• Sample Submission Guidance Document sample, and the maximum hold time (shipping and preparation and analytical). It should be noted that the container types listed are those commonly used throughout the Division. Other container types may be acceptable. Consult EPA 40 CFR, Chapter 1, Part 136, Table II or the DWQ laboratory QA/ QC Coordinator about the use of proper containers before deviating from those listed. Back to table of contents 2.1 CONTAINERS The routine containers used for sampling and analysis are normally borosilicate glass (G) or plastic (P). High-density polyethylene (HDPE) bottles are also used for a few parameters. Containers that are purchased as pre-cleaned should be certified by the manufacturer or checked to ensure that the parameters tested are below the published reporting limits. Containers should be stored in a manner that does not leave them susceptible to contamination by dust or other particulates and should remain capped until use. It is recommended that field staff periodically check bottles for contamination attributed to storage conditions by filling representative containers with analyte-free water (available from the Laboratory Section), adding the appropriate preservative(s), and submitting them to the laboratory for metals and wet chemistry analyses. The analysis report should be kept on file and a copy sent to the DWQ Laboratory Section QA/QC Officer, Dana Satterwhite. Any containers that show evidence of contamination should be discarded. Certificates should be kept on file for glass containers certified by the manufacturer. The Laboratory Section now provides all sample containers to field staff. These containers can be requested via the "Staff Access" web page at http:// h2o.enr.state.nc.us/lab/bottle/pass.htm . Back to table of contents 2.2 SAMPLE PRESERVATION The chemical preservative is the solution added to the sampling containers or supplied as separate solutions or neat materials that preserve the integrity of the sample. They may be chemical additives such as acids or bases used to control pH or reagent solutions such as sodium thiosulfate used to reduce the effect of residual chlorine and other oxidizers. Chemical preservatives are usually analyte specific. In many cases, parameters requiring the same type of container and preservation can be analyzed from the same container. In addition to chemical preservation, most samples must be iced at the time of collection (exceptions include metals, chloride, fluoride and field parameters). When collecting samples from multiple sites, ice must be added to the cooler prior to or immediately after the first samples are collected. A temperature range of less than or equal to 6°C (with no evidence of frozen samples) is acceptable for sample transport and receipt (Ref: Standard Methods for the Examination of Water and Wastewater , 20th Edition Table 1060:I). Wet ice and not dry ice or 'blue ice' packs should be used for this purpose. In order to ensure that samples obtain appropriate cooling, they should be nearly covered by, rather than resting on top of ice. In order to avoid compromising the integrity of samples, sample receipt technicians at the laboratory will measure the temperature of the temperature control sample (or temperature blank) in each cooler. The temperature control sample containers will be furnished by the Laboratory Section. Red 500- ml HDPE bottles have been purchased for this purpose so that the temperature control bottle will stand out from the other samples in the coolers. Other sample containers are acceptable as long as they are representative of the sample containers shipped in the cooler and are clearly labeled as "temperature blanks". Temperature blanks should be handled exactly as samples are handled. They should be filled with water from the sampling site and added to the cooler when the samples are placed on ice. Samplers must ensure that each cooler submitted to the laboratory contains a labeled temperature blank. NOTE: Do not record temperature blanks on the fieldsheets or COC forms. Occasionally, samples that are collected and delivered to the lab within a short period of time may not have time to cool to less than or equal to 6°C before they arrive at the laboratory. If these samples are placed in ice immediately after collection and are shipped on ice or in ice slurry (as noted above), the sample collectors have complied with these requirements to the best of their ability and the samples will be accepted. Documentation of the actual sample temperature at the time of collection and upon receipt at the laboratory should exhibit a downward trend and will complete the preservation documentation requirements. The effectiveness of icing samples will vary at different times of the year. Adjustments such as pre-icing, adding more ice or fewer bottles to each cooler should be made as necessary.The field temperature should always be documented if there is any http://h2o.enr.state.nc.us/lab/qa/sampsubguide.htm (3 of 17)9/8/2005 11:14:23 AM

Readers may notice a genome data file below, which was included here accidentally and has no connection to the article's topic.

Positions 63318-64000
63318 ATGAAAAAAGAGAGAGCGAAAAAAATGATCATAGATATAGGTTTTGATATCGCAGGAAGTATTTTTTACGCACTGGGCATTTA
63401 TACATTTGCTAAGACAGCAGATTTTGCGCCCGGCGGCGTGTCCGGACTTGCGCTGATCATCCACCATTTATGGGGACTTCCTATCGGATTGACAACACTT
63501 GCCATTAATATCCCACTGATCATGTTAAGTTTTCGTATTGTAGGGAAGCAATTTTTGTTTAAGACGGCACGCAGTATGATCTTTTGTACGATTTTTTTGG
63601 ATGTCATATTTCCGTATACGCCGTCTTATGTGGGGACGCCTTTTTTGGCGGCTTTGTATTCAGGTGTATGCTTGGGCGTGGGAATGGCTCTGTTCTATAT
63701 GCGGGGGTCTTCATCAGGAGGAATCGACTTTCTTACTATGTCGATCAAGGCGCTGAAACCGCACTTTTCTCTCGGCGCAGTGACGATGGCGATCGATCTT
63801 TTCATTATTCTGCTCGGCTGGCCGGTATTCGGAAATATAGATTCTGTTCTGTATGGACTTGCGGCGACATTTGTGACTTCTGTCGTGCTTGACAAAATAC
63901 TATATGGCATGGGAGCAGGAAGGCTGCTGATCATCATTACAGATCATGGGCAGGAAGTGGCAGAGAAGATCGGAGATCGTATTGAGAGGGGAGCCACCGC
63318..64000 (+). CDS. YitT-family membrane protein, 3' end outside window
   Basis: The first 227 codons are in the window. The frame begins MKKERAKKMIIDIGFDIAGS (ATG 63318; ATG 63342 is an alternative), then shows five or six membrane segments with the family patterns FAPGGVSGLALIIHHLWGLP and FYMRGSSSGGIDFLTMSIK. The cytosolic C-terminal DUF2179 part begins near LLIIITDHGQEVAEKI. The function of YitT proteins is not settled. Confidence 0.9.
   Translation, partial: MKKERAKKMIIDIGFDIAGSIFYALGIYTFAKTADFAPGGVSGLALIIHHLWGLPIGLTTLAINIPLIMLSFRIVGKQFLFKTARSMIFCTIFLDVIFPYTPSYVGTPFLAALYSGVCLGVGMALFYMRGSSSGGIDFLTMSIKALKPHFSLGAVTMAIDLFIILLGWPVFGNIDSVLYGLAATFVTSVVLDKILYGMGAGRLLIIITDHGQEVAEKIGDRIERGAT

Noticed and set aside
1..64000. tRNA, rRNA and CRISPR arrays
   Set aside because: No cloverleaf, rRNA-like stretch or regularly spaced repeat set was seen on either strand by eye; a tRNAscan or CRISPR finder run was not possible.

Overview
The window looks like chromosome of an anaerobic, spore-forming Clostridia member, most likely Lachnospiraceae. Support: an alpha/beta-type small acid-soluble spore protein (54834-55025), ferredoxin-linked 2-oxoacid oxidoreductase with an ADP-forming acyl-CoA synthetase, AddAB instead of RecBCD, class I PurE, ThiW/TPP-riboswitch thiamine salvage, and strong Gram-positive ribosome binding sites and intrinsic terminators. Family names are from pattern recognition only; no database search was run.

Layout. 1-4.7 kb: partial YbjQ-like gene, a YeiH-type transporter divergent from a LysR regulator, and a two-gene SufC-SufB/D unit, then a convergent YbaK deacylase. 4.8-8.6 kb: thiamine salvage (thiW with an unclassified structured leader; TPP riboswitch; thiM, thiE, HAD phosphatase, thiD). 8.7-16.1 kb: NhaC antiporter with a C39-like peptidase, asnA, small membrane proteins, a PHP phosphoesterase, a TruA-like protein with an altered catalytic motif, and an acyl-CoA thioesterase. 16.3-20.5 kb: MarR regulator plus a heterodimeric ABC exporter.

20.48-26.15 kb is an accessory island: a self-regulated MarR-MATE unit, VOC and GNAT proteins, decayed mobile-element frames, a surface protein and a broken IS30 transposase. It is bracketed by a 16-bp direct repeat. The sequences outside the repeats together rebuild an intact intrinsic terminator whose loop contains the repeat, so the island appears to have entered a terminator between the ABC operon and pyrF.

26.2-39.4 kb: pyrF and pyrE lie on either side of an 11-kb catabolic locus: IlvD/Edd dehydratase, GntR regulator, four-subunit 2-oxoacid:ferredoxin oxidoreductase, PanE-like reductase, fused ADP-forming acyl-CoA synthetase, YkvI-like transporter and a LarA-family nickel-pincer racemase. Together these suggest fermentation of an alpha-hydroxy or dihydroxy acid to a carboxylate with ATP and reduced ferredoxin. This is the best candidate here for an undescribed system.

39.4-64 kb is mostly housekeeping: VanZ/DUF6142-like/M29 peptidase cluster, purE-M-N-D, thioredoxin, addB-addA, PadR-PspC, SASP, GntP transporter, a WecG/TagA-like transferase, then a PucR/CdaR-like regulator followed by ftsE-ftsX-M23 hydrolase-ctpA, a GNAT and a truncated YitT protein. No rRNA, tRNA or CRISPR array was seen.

• Sample Submission Guidance Document question as to whether samples will have time to cool to less than or equal to 6° C during shipment. Proper sample preservation is the responsibility of the sampling personnel, NOT the lab providing sample containers. It is the responsibility of the field staff to assure that all samples are appropriately preserved. Sample preservation shall be accomplished by obtaining pre-preserved bottles from the Laboratory Section or actually adding preservative to the sample in the field. Preservatives shall be reagent grade or of a higher grade, as necessary. Acids suitable for trace metals analysis must be used for preserving metals samples. Fresh preservatives should be obtained from parent stocks prior to each sampling event. Any remaining preservatives that are not in sealed ampoules shall not be returned to stock, but must be appropriately discarded. Preservatives should be added with disposable pipettes, autopipettors or pre-measured ampoules to each sample container. The effectiveness of required pH adjustment must be checked in the field. Narrow range pH paper shall be used to test an aliquot of the preserved sample. Pour a small portion into a disposable container. If the measured pH is within the appropriate range, the samples may be submitted to the laboratory as are. If not, the chemical preservative must be added dropwise until the proper pH is achieved. The additional amount of chemical preservative added should be documented on the fieldsheet. If there is any question as to the amount of preservative required for a particular sample, the sampler may opt to collect two identical aliquots of a sample and use one to determine the preservation requirements. Addition of the same amount of preservative to the other container will achieve the proper preservation without contaminating the sample to be sent to the laboratory. Because of the risk of compromising sample integrity, volatile organics analyses (VOA) samples cannot be checked in the field. Sample collectors are asked to verify the sample preservation process by initialling the preservative space on the sample tag. Is is especially important when pre-printed tags are used. Sample preservatives and other reagent preparations shall be traceable to preparation dates and vendor sources and/or lot numbers. These records should be kept on file in the field offices. Samples subject to chlorine interference (i.e., ammonia nitrogen, total Kjeldahl nitrogen or TKN, cyanide, total recoverable phenols and organic parameters) should be checked for total residual chlorine at the time of collection. This may be accomplished using test strips designed for this purpose. If chlorine is found in these samples, the sampler must add an appropriate (as specified by the method) dechlorinating agent before chemically preserving the sample. If chlorine is detected in these samples upon receipt in the laboratory, they will be rejected. Additional detailed guidance for preservation of samples can be found at: http://h2o.enr.state.nc.us/lab/qa/preservguid.htm . The Laboratory Section now provides all sample preservatives to field staff. These chemicals can be requested via the "Staff Access" web page at http://h2o.enr.state.nc.us/lab/bottle/pass.htm . Back to table of contents 2.3 HOLDING TIMES The holding time is the maximum time from collection that the sample can be held prior to preparation or analysis. Some parameters (e.g. semivolatile organics) have separate hold times for preparation of the sample and analysis of the extract. In the preservation and hold time tables, "IMMEDIATE" is defined as within 15 minutes. This pertains to preservation as well as filtration immediately followed by preservation (i.e., dissolved metals, orthophosphate, etc.). NOTE: Carbon dioxide, pH and sulfite are field determinations and should not be submitted to the laboratory for analysis. Published holding times must be paid close attention. Samples should be delivered to the lab as soon as possible after collection. When immediate delivery is not possible, the sample collector must be aware of the maximum hold times in order to allow ample time for sample preparation, analysis and reanalysis. The only permissible exception to the holding times published in 40 CFR Part 136 Table II is the extended holding time allowed by DWQ for coliform samples. Since it is not possible to transport some samples to the Laboratory Section in less than 6 hours, samples delivered within 24 hours of collection will be accepted, analyzed and reported with qualification. Please note: Coliform samples that may be involved in litigation must be delivered to the lab in less than 6 hours. In addition to meeting the published holding times, sample collectors must keep in mind the hours of operation of the 3 DWQ laboratories (Raleigh, Asheville, Washington) as appropriate to their samples. General and specific limitations on sample recipt are listed on the web page: http://h2o.enr. http://h2o.enr.state.nc.us/lab/qa/sampsubguide.htm (4 of 17)9/8/2005 11:14:23 AM